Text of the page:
Summertime means beach outings for many, but before you go, there are things about rip currents you should know.
So first things first, just what is a rip current? Well rip currents are a relatively strong, narrow current of water flowing outward from the beach through the surf zone which can present a hazard to swimmers.
If a swimmer encounters a rip current they can be swept very quickly away from the shore in a current much too fast to swim against.
These currents form as wind and waves push water onshore.
Often excess water will travel along the shoreline until it reaches a path of least resistance and flows quickly back into the ocean as a rip current.
Generally rip currents are narrow and located in a trench between sandbars, under piers or along jetties but some can actually travel along the beach in the right conditions.
Identifying rip currents can be tricky to the average beachgoer and sometimes polarized sunglasses can make it easier in looking for these clues:
â¢ a channel of churning, choppy water
â¢ an area having a notable difference in water color
â¢ a line of foam, seaweed, or debris moving steadily seaward
â¢ a break in the incoming wave pattern
These clues can help identify rip currents but even without these characteristics a rip current could be occurring.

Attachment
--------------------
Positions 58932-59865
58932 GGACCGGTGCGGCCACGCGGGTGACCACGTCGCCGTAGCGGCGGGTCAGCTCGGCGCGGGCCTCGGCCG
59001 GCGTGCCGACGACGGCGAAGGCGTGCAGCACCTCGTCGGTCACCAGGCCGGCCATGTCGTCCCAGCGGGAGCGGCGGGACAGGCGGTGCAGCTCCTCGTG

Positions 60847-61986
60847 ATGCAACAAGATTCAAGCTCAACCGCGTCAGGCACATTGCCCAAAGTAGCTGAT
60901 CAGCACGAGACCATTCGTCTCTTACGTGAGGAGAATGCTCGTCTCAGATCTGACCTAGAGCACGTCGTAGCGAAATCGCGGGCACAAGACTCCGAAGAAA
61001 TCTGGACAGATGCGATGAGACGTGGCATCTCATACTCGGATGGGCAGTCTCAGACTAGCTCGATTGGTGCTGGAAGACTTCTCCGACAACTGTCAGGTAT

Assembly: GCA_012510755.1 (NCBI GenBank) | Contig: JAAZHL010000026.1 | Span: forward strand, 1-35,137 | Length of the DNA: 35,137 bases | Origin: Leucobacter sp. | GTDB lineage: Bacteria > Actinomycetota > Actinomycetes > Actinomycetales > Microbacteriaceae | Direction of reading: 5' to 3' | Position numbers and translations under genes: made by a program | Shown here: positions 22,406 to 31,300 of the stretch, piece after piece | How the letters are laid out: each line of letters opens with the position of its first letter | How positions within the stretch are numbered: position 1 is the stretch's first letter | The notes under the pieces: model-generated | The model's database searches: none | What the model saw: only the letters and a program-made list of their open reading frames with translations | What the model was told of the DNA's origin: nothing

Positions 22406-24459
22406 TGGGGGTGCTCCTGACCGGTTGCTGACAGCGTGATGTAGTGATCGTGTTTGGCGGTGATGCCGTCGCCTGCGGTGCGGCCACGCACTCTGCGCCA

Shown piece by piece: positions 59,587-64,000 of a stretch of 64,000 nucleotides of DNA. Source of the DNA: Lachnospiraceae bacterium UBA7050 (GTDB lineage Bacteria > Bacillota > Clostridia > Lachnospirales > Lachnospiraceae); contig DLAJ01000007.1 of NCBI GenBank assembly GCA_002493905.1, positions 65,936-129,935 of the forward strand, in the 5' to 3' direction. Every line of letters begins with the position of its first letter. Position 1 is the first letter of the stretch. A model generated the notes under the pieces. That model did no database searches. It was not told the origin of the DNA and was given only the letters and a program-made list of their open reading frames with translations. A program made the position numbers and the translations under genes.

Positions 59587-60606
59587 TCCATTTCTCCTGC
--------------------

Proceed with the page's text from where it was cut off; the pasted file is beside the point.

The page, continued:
Rip currents are the number one surf hazard for swimmers at the beach.
More than 100 drownings occur every year due to rip currents in the United States.
There are a few proper steps and ideas that can keep you and others out of rip current danger while swimming at the beach.
First of all learn how to swim before you need this skill at the beach. Understand that swimming in a pool is much different than swimming in the surf zone at the beach.
â¢ Never swim alone.
â¢ Be alert to dangers at all times. If in doubt, don't go out!
â¢ It's best if possible to swim at a lifeguard protected beach.
â¢ Follow instructions from lifeguards. They are working to keep everyone safe.
â¢ If caught in a rip current, remain calm to conserve energy and think clearly.
â¢ Don't fight the current. Swim out of the current in a direction following the shoreline. Most rip currents are narrow enough that . When out of the current, swim towards shore.
â¢ If you are unable to swim out of the rip current, float or calmly tread water. When out of the current, swim towards shore.
â¢ If you are still unable to reach shore, draw attention to yourself: face the shore, wave your arms, and yell for help.
â¢ If you see someone in trouble, get help from a lifeguard. If a lifeguard is not available, have someone call 9-1-1 . Throw the rip current victim something that floats and yell instructions on how to escape. Remember, many people drown while trying to save someone else from a rip current.
Be safe and this summer and don't get ripped at the beach.